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- Boston Beer Company, the business that makes Sam Adams beer, is acquiring Dogfish Head Brewery.
- The deal is valued at around $300 million.
- "This merger better positions Dogfish Head and our coworkers to continue growing within this definition for many years to come," Dogfish Head founder Sam Calagione said in a statement.
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Boston Beer Company, the business that makes Sam Adams beer, is acquiring Dogfish Head, a Delaware-based craft brewery.
"Not only are Dogfish Head and Boston Beer two original American breweries, but [Boston Beer founder and chairman] Jim Koch and I worked hard with other leading craft brewery founders and the Brewers Association to develop and champion what defines independent American brewers," Dogfish Head founder Sam Calagione said in a statement. "This merger better positions Dogfish Head and our coworkers to continue growing within this definition for many years to come."
Calagione added that he and his wife, Mariah, will be "reinvesting nearly all of the proceeds back into the combined entity," as well as establishing a philanthropic foundation with a portion of their newly acquired Boston Beer stock.
The merger of the publicly traded Boston Beer Company, which also produces Angry Orchard cider, with the well-known craft brewery prominently featured in the 2009 documentary "Beer Wars" is sure to shake up the brewing industry.
The press release noted that the transaction is valued at around $300 million, and that Boston Beer CEO Dave Burwick will helm the company. Dogfish Head posted a photo of Calagione sharing a drink with Koch to Facebook and Twitter.
One Facebook user called the pair "shill" and "sellout," respectively.
Not everyone had such a negative reaction, though.
"To the haters: Samuel Adams / Boston Beer may not be perfect, but few people have been as vocal a proponent of craft beer for as long as Jim Koch," one Facebook user commented. "I’d much rather DFH merge with them than get bought by Constellation or — gasp! — ABInbev-SabMillerCoors. We know that BBC won’t force through drastic changes and expansion into other markets that the brand can’t or won’t handle."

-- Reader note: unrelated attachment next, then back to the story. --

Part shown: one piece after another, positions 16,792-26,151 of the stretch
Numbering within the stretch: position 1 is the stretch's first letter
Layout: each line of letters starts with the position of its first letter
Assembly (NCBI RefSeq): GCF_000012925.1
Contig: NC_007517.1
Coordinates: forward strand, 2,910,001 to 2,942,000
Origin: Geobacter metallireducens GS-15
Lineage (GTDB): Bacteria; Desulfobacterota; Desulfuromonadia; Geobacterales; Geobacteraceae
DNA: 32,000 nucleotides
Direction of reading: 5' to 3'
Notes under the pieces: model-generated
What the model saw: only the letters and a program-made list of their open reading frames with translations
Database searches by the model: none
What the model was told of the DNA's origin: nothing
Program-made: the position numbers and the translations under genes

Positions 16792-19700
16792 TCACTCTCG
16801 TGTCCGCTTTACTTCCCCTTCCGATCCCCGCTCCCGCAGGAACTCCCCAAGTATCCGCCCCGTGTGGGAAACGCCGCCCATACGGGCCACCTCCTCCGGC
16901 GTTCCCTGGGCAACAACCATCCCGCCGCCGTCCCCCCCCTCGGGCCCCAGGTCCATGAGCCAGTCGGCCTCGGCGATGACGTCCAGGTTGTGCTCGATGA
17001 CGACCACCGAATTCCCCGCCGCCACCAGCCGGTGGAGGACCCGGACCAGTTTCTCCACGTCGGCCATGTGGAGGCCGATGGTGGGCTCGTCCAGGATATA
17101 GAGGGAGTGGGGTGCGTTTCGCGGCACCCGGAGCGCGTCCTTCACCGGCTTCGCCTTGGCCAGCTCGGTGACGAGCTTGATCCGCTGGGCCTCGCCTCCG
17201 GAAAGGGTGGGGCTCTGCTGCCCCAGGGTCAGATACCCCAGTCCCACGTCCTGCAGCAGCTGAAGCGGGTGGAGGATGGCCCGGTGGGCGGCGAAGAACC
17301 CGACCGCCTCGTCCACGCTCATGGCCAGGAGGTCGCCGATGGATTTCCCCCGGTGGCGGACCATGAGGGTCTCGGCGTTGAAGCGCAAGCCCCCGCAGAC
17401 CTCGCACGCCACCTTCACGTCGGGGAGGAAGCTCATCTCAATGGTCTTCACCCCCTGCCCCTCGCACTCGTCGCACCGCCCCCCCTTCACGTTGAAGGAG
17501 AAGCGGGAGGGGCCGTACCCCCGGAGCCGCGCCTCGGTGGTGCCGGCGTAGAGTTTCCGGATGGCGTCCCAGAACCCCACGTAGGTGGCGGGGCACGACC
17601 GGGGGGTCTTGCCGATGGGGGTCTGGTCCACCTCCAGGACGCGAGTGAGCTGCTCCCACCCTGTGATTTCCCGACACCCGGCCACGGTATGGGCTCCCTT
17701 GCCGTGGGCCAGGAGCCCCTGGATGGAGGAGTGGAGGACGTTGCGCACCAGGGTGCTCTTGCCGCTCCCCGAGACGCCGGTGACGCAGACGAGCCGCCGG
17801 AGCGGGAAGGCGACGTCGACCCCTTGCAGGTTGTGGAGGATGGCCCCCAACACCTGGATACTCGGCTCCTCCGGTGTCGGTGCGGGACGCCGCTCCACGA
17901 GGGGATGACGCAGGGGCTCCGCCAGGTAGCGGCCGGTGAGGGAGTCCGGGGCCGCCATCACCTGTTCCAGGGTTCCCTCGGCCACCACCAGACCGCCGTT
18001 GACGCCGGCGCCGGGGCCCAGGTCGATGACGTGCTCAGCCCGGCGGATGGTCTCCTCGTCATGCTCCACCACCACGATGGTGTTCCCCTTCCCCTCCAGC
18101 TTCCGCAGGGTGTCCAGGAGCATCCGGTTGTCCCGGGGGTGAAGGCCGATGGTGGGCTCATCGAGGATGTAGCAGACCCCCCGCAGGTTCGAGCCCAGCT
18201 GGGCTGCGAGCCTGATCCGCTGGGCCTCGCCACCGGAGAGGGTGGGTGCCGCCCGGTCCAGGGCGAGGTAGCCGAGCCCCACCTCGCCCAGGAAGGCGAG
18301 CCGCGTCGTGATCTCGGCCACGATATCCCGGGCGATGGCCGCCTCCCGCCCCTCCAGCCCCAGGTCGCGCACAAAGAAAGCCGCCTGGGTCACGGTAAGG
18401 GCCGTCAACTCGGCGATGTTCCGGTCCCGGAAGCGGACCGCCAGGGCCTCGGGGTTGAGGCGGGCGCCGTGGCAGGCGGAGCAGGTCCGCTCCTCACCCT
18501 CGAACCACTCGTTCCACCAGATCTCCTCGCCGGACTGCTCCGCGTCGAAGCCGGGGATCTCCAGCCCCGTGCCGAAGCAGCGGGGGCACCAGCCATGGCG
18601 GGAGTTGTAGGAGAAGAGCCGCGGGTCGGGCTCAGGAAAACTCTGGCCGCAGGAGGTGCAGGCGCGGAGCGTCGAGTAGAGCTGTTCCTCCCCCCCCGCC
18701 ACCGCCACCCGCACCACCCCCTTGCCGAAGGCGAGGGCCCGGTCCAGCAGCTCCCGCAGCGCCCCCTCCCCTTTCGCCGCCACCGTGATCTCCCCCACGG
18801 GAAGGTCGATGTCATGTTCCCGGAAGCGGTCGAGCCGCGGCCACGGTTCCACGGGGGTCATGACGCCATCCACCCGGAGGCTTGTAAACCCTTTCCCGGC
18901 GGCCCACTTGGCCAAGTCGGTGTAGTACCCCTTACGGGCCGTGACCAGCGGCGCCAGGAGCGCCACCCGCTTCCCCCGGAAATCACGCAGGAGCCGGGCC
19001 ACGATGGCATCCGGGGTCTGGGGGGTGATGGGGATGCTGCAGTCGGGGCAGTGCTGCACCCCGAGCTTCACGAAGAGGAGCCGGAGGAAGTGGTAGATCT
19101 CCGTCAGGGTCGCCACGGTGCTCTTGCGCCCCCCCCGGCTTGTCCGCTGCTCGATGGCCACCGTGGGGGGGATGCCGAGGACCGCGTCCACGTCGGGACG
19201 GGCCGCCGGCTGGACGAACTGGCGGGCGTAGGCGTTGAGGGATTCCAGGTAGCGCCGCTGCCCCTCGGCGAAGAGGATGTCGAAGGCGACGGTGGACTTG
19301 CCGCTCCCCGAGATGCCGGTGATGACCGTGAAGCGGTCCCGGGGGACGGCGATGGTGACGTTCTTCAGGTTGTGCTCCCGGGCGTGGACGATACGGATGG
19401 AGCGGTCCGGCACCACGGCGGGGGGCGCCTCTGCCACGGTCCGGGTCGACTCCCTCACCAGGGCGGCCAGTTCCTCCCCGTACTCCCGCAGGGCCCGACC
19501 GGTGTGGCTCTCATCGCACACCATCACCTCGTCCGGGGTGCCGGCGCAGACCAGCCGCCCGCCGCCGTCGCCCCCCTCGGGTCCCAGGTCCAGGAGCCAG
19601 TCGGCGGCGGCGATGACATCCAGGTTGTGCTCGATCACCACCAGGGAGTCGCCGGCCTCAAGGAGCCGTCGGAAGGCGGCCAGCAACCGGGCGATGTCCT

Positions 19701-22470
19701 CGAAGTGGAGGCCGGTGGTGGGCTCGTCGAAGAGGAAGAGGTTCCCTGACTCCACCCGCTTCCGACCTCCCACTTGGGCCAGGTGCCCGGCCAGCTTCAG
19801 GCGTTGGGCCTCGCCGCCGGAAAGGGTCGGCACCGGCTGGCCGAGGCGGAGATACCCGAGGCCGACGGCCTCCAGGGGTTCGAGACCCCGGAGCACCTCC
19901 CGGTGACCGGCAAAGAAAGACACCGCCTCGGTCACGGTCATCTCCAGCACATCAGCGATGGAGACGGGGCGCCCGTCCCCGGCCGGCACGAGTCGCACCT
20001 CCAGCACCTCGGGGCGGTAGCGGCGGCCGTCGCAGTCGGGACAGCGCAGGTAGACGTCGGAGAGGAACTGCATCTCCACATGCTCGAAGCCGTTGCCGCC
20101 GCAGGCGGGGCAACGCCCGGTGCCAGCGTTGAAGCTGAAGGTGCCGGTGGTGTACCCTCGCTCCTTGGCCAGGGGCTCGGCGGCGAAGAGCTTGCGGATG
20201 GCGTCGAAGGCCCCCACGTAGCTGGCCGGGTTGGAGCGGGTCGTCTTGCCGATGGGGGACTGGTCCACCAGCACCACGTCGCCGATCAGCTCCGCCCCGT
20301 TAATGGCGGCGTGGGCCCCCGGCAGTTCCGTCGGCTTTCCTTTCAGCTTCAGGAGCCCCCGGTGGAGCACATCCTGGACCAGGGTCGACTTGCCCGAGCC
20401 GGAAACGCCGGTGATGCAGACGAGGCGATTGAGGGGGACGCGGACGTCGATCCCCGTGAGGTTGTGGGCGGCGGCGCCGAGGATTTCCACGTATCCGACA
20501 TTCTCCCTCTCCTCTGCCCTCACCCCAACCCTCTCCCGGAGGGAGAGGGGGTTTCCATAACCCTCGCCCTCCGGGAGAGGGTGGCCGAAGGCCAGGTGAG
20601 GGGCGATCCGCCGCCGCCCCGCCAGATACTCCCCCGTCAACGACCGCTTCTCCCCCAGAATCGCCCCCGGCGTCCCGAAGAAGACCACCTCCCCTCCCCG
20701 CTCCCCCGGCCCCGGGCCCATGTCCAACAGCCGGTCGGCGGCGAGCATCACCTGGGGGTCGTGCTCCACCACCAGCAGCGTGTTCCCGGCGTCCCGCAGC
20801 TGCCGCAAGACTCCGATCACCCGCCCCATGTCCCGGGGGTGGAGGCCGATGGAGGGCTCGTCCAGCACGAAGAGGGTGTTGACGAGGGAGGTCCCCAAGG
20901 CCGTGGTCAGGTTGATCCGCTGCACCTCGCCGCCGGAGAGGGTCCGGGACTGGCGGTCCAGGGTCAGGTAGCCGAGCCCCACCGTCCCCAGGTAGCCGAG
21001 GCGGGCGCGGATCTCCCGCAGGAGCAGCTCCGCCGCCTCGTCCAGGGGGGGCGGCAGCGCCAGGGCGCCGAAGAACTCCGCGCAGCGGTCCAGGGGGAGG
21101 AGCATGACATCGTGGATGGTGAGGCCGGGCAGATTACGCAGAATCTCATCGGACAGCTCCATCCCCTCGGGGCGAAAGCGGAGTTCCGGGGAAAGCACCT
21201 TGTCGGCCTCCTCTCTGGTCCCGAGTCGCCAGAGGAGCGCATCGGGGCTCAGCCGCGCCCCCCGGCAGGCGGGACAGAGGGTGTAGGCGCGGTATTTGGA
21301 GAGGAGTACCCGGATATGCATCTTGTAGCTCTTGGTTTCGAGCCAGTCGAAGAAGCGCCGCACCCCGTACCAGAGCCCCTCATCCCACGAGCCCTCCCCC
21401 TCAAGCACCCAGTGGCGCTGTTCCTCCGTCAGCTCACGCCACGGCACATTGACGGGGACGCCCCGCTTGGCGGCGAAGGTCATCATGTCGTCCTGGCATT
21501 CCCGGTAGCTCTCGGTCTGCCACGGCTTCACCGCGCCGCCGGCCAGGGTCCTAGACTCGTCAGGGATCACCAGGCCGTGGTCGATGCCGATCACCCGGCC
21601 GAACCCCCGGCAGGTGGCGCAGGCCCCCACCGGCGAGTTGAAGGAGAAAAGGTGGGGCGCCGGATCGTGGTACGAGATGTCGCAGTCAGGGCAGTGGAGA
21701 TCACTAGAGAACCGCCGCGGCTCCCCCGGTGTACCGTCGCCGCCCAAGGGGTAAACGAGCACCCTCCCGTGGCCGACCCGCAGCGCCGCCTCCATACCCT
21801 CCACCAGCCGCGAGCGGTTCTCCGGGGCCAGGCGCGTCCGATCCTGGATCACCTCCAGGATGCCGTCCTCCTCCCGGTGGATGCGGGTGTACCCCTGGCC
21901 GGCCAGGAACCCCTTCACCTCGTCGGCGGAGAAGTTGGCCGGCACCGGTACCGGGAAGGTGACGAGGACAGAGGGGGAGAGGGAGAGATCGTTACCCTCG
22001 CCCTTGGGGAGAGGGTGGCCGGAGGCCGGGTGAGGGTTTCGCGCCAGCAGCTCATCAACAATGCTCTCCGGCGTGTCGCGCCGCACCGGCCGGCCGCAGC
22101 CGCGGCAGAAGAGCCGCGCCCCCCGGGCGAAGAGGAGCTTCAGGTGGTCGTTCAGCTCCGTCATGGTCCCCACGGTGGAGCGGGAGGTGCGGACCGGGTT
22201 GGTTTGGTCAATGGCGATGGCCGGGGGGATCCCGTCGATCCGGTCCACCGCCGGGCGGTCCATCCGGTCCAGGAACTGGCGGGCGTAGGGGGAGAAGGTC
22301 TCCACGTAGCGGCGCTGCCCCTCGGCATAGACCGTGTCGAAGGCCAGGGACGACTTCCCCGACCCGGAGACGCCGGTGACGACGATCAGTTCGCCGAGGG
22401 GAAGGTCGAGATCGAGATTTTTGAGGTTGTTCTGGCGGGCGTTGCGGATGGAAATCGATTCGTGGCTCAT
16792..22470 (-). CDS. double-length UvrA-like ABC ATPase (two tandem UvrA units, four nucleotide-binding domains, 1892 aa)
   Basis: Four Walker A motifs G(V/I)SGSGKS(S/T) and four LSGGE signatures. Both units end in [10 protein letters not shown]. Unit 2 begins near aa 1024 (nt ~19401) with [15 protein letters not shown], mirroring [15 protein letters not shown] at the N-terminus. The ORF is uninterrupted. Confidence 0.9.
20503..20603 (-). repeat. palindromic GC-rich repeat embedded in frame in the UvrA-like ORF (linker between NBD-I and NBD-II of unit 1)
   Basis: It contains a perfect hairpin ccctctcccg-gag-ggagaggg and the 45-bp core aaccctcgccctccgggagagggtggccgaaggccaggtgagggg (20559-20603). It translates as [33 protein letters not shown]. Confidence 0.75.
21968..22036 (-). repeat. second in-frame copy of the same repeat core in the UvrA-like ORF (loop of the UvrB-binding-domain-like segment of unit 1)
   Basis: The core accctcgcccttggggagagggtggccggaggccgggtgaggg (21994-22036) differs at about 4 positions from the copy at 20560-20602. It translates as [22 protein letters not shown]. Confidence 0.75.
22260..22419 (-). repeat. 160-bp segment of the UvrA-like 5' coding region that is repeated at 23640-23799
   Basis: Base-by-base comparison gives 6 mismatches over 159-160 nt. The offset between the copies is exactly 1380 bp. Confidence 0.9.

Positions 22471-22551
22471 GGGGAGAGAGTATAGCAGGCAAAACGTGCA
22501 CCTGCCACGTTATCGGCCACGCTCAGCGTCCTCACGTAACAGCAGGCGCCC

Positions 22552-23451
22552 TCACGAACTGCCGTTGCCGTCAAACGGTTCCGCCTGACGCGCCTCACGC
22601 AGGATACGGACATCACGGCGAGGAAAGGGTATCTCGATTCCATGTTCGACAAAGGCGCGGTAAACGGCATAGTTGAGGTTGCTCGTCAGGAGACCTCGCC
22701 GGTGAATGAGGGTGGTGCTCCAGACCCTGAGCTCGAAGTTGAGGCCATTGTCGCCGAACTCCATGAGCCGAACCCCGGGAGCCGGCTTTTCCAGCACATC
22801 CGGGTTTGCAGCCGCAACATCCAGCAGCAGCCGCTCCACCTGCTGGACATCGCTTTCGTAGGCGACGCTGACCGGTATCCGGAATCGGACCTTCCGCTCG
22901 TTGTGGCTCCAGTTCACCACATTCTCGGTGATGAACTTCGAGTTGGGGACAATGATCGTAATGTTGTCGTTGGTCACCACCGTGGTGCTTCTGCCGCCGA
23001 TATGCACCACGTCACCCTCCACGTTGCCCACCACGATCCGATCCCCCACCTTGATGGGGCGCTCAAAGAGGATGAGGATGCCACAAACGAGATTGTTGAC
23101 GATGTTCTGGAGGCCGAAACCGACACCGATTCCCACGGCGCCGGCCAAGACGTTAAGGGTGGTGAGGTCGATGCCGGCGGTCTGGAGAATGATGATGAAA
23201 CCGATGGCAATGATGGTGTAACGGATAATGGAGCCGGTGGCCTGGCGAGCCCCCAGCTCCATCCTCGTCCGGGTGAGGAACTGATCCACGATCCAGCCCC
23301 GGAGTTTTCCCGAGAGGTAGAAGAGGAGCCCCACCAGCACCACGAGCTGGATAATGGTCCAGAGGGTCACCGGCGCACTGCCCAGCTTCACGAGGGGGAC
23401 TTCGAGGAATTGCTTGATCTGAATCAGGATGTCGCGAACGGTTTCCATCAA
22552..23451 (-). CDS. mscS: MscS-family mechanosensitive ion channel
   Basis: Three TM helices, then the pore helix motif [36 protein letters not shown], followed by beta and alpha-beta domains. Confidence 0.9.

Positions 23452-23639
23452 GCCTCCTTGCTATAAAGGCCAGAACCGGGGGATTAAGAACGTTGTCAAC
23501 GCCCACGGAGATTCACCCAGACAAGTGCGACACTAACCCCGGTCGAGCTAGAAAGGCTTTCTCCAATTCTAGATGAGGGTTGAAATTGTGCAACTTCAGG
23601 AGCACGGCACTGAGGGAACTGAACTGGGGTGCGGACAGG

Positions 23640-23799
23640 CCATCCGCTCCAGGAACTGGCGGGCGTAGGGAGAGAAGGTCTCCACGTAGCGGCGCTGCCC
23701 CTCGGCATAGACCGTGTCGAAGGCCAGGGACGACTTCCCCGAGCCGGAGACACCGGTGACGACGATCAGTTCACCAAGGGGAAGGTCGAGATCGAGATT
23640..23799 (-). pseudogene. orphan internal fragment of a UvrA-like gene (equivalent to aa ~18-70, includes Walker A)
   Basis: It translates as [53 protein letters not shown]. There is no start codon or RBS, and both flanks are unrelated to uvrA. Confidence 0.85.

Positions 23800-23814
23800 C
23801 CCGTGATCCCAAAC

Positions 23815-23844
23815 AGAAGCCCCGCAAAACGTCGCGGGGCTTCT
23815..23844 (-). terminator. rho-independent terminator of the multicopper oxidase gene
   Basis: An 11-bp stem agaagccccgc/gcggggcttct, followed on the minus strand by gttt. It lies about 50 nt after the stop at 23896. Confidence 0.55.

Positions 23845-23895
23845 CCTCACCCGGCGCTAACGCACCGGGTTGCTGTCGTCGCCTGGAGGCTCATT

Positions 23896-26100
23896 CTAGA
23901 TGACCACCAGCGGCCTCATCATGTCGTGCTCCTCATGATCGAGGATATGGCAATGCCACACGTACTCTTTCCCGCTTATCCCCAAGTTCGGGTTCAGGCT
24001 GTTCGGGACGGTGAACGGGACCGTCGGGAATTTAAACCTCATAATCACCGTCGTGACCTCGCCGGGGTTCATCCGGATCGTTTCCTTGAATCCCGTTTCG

"A lot of you bozos don’t understand what selling out is," a different poster wrote. "Two independent companies merging is way different than if DFH went with InBev or another corporation. Relax, it’s going to be OK and possibly create a bigger shipping market and more beer."
Not everyone was convinced, however.
"Sam Adams has been completely out of touch with actual craft beer for a decade at least," one poster wrote. "I don’t see how this is good."
Another added that Dogfish Head was the "last brewery on earth that I thought would sell out."
"Not a fan," another Facebook poster wrote. "Dogfish Head has always been fiercely independent with a focus on unique and sometimes challenging beers. I’ve been to the brewery six times, to the brewpub many times. I spent my 31st birthday there and made some incredible memories. This is the last thing that I expected from DFH. What a shame."
Yet another poster took a nuanced view, writing that the merger was a "good idea on paper."
"Two crafters who are totally not in a competitive market with each other and could definitely compliment the other by being under one umbrella," the poster wrote. "But I feel we, as the consumer, are going to lose the unique and off the wall beers Sam and Dogfish Head brought us."
More beer lovers posted their thoughts on Twitter:
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